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CQC warned Anchor Trust that it was failing to protect the safety and welfare of people

5 December 2012
Dawson Lodge
Anchor Hanover Group
  • Media

5 December 2012

Urgent improvements required at Dawson Lodge, West End, Southampton.

The Care Quality Commission (CQC) has issued a formal warning to Anchor Trust that it must make urgent improvements at a care home in Southampton, Hampshire.

A warning notice was issued following an unannounced inspection of Dawson Lodge, in Botley Road, in October. Inspectors have since returned to the home to find that some improvements have been made – a full report will be published on the CQC website in due course.

At the October inspection, CQC found that the arrangements in place for medicines management in the home did not always meet the standard required. Gaps in medicine records showed that people were at risk of missing doses of prescribed ointments.

Ian Biggs, Deputy Director of CQC in the South, said:

“We check the national standards of quality and safety in care that the law says everyone should be able to expect. These standards exist to protect people who cannot always speak up for themselves from being put at risk of harm. Providers have a duty to be compliant.

“Our inspectors were pleased to note when they returned that some improvements had been made. CQC will continue to monitor the home closely ensure that these improvements are sustained.”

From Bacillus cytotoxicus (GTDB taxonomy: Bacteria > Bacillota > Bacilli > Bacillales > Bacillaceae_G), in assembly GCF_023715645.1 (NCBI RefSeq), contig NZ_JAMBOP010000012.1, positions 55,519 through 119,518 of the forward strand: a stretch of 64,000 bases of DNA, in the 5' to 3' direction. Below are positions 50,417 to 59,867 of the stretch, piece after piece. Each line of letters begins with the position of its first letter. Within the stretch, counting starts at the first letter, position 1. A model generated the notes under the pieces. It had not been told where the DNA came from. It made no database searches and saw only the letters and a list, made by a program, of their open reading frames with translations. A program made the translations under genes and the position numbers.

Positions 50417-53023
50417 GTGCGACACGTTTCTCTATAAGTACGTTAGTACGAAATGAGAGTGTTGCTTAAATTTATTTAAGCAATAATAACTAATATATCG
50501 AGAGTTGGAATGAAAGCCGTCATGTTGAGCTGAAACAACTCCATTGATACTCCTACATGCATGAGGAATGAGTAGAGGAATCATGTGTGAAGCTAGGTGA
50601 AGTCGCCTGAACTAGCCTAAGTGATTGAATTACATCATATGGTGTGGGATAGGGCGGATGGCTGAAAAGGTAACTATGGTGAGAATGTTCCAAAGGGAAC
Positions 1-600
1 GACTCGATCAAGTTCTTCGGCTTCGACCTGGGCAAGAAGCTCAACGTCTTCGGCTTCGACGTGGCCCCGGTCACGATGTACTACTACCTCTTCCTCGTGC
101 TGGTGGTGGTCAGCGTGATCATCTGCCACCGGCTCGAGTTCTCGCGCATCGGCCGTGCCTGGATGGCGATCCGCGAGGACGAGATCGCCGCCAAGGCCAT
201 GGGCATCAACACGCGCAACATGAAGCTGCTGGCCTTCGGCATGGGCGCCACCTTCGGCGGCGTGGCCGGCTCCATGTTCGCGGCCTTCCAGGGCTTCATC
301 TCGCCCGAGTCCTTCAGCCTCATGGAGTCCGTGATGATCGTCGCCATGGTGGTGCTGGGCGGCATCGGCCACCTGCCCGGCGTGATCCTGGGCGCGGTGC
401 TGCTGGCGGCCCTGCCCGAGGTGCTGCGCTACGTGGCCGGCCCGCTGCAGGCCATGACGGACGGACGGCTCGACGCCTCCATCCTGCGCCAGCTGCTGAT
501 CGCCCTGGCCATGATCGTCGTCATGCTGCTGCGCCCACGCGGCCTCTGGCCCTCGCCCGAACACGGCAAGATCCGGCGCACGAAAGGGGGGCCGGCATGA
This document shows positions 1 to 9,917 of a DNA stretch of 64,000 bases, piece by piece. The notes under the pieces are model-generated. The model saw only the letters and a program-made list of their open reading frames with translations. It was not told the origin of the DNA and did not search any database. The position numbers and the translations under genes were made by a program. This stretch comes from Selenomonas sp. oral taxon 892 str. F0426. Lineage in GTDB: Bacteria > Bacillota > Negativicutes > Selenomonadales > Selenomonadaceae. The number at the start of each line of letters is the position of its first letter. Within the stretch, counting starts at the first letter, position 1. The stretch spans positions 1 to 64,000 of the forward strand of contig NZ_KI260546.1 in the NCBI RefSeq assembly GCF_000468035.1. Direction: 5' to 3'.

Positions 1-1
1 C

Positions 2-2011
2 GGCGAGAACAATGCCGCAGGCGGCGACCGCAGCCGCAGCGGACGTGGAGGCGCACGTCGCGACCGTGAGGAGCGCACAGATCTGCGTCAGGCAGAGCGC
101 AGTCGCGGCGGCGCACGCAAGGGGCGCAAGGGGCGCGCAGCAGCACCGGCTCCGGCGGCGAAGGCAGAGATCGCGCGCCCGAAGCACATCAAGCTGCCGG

For further information please contact the CQC press office on 0207 448 9239 or out of hours on 07917 232143.

Notes to editors

The warning notice finds that Anchor Trust is in breach of:

  • Regulation 13 of the Health and Social Care Act 2008 (Regulated Activities) Regulations 2010 (Outcome 9) Management of medicines.

If the required improvements are not made, CQC has a range of enforcement powers which include restricting the services that a provider can offer, or, in the most serious cases, suspending or cancelling a service. CQC can also issue financial penalty notices and cautions or prosecute the provider for failing to meet essential standards.  Any regulatory decision that CQC takes is open to challenge by a registered person through a variety of internal and external appeal processes.

About the Care Quality Commission

The Care Quality Commission (CQC) is the independent regulator of health and social care in England.

We make sure health and social care services provide people with safe, effective, compassionate, high-quality care and we encourage care services to improve.

We monitor, inspect and regulate services to make sure they meet fundamental standards of quality and safety and we publish what we find to help people choose care.